The Man Who Knew Too Much (1956) - Rotten Tomatoes

The Man Who Knew Too Much1956

The Man Who Knew Too Much (1956)



Critic Consensus: Remaking his own 1934 film, Hitchcock imbues The Man Who Knew Too Much with picturesque locales and international intrigue, and is helped by a brilliantly befuddled performance from James Stewart.

The Man Who Knew Too Much Photos

Movie Info

The debate still rages as to whether Alfred Hitchcock's 1956 remake of The Man Who Knew Too Much is superior to his own original 1934 version. This two-hour remake (45 minutes longer than the first film) features more stars, a lusher budget, and the plaintive music of Bernard Herrmann (who appears on-camera, typecast as a symphony conductor). Though the locale of the opening scenes shifts from Switzerland to French Morocco in the newer version, the basic plot remains the same. American tourists James Stewart and Doris Day are witness to the street killing of a Frenchman (Daniel Gelin) they've recently befriended. Before breathing his last, the murder victim whispers a secret to Stewart (the Cinemascope lens turns this standard closeup into a truly grotesque vignette). Stewart knows that a political assassination will occur during a concert at London's Albert Hall, but is unable to tell the police: his son (a daughter in the original) has been kidnapped by foreign agents to insure Stewart's silence. The original script for Man Who Knew too Much was expanded and updated by John Michael Hayes and Angus McPhail. ~ Hal Erickson, Rovi

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James Stewart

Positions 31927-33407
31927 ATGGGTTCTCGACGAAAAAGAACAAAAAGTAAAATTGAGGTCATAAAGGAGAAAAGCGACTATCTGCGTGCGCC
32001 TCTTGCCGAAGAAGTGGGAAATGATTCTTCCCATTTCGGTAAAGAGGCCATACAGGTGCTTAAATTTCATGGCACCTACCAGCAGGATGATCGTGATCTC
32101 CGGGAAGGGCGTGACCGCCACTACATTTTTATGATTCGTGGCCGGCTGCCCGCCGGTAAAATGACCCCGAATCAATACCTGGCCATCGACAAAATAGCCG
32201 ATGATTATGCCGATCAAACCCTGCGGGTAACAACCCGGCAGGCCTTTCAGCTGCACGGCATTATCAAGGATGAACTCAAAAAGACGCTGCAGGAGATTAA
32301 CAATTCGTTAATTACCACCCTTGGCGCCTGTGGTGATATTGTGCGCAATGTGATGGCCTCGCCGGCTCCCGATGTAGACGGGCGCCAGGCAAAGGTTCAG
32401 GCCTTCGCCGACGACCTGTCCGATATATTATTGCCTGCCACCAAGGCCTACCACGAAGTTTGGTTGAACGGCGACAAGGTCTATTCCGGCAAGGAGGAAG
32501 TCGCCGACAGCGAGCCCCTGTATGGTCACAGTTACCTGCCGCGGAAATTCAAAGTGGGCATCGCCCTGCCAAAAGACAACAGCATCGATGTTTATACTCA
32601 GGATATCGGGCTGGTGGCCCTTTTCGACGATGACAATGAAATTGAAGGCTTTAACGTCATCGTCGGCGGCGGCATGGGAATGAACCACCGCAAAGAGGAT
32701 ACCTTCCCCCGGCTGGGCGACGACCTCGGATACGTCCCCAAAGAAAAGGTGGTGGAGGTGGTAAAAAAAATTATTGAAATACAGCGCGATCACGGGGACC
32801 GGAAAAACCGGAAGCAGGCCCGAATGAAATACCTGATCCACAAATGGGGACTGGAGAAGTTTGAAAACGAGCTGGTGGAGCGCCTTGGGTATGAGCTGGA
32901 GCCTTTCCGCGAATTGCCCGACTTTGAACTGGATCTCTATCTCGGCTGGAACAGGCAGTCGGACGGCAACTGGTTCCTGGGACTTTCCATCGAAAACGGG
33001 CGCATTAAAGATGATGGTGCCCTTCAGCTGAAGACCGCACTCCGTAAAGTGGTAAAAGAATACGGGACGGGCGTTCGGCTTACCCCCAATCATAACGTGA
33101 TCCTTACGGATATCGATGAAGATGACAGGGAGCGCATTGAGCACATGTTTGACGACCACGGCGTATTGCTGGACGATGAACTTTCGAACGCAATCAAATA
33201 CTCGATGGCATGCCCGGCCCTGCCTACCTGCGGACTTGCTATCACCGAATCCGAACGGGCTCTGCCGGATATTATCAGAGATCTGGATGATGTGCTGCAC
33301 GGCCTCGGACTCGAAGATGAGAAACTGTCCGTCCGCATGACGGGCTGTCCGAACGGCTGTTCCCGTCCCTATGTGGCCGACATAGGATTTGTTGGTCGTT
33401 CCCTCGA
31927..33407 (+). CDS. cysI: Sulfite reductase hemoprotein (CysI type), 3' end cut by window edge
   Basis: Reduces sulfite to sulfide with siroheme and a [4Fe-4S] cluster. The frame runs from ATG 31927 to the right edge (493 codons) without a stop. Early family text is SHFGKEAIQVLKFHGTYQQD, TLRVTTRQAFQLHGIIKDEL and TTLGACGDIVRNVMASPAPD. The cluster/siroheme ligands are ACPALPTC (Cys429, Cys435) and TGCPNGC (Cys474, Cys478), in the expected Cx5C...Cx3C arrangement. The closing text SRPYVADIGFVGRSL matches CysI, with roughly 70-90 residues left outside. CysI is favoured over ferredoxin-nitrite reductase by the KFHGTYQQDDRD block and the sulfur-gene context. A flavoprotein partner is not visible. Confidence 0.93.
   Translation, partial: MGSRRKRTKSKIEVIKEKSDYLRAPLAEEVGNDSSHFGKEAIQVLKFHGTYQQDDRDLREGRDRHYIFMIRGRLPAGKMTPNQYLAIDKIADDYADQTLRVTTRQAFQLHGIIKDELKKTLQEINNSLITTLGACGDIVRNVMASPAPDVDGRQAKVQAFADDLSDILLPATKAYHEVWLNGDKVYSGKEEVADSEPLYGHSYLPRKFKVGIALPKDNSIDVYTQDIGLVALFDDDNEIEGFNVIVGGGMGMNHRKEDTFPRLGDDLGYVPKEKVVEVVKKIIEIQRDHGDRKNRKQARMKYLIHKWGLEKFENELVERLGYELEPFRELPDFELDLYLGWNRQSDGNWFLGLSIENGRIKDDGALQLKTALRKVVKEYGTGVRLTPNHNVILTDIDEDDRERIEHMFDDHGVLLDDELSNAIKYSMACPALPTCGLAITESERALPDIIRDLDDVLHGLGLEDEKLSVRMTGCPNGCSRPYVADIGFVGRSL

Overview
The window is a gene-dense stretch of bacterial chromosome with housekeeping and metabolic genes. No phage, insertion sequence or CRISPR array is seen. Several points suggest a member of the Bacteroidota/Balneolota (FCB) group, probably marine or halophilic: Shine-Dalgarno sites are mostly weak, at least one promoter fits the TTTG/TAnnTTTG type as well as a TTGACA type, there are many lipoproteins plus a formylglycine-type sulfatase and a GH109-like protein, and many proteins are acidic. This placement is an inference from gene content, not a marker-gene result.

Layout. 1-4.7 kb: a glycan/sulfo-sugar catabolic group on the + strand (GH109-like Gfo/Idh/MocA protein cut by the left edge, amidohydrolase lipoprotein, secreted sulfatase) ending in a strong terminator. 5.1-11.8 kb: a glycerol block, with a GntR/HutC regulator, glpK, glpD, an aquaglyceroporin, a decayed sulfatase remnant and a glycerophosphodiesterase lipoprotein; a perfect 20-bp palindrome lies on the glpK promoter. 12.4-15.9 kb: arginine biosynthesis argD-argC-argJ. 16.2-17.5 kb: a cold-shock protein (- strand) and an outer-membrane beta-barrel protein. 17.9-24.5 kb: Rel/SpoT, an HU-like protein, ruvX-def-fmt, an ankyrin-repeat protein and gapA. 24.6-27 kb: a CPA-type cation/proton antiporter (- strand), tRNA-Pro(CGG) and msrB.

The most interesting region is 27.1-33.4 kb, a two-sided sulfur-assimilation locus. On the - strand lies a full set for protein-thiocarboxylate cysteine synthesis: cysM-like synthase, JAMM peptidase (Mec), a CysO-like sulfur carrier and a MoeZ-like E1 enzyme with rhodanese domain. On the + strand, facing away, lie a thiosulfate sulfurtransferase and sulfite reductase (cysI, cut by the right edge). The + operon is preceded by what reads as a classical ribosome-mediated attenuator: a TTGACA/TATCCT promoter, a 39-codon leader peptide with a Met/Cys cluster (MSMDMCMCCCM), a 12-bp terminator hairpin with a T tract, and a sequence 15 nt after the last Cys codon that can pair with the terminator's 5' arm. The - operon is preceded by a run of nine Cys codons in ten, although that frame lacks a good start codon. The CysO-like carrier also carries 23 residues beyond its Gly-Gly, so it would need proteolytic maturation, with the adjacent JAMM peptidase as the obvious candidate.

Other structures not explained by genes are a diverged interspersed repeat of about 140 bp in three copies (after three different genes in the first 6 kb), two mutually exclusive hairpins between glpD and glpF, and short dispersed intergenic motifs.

as Dr. Benjamin 'Ben' McKenna
Doris Day
as Josephine Conway 'Jo' McKenna
Brenda De Banzie
as Lucy Drayton
Bernard Miles
as Edward Drayton
Ralph Truman
as Inspector Buchanan
Daniel Gélin
as Louis Bernard
Mogens Wieth
as Ambassador
Alan Mowbray
as Val Parnell
Hillary Brooke
as Jan Peterson
Christopher Olsen
as Hank McKenna
Reggie Nalder
as Rien the assassin
Richard Wattis
as Assistant Manager
Alix Talton
as Helen Parnell
Yves Brainville
as Police Inspector
Carolyn Jones
as Cindy Fontaine
Leo Gordon
as Chauffeur
Pat Aherne
as English Handyman
Louis Mercier
as French Police
Anthony Warde
as French Police
Lewis Martin
as Detective
Gladys Holland
as Bernard's Girlfriend
John O'Malley
as Uniformed Attendant
Peter Camlin
as Headwaiter
Albert Carrier
as French Policeman
Ralph Heff
as Henchman
Eric Snowden
as Special Branch Officer
Edward Manouk
as French Waiter
Donald Lawton
as Desk Clerk
Patrick Whyte
as Special Branch Officer
Allen Zeidman
as Assistant Manager
Frank Atkinson
as Workmen in Taxidermist Shop
Liddell Peddieson
as Workmen in Taxidermist Shop
Mayne Lynton
as Workmen in Taxidermist Shop
Patrick Aherne
as English Handyman
John Barrard
as Workmen in Taxidermist Shop
Alexis Bobrinskoy
as Foreign Prime Minister
Janet Bruce
as Box Office Woman
Naida Buckingham
as Lady in the Audience
Clifford Buckton
as Sir Kenneth Clarke
Barbara Burke
as Girlfriend of the Assassin
Pauline Farr
as Ambassador's Wife
Harry Fine
as Edington
Wolfgang Preiss
as Aide to Foreign Prime Minister
Bernard Herrmann
as The Orchestra Conductor
George Howe
as Ambrose Chappell Sr.
Barry Keegan
as Patterson
Lloyd Lamble
as General Manager of Albert Hall
Enid Lindsey
as Lady Clarke
Janet Macfarlane
as Lady in Audience
Leslie Newport
as Inspector at Albert Hall
Elsa Palmer
as Woman Cook
Arthur Ridley
as Ticket Collector
Alma Taylor
as Box Office Woman
Guy Verney
as Footman
Peter Williams
as Police Sergeant
Richard Wordsworth
as Ambrose Chappell Jr.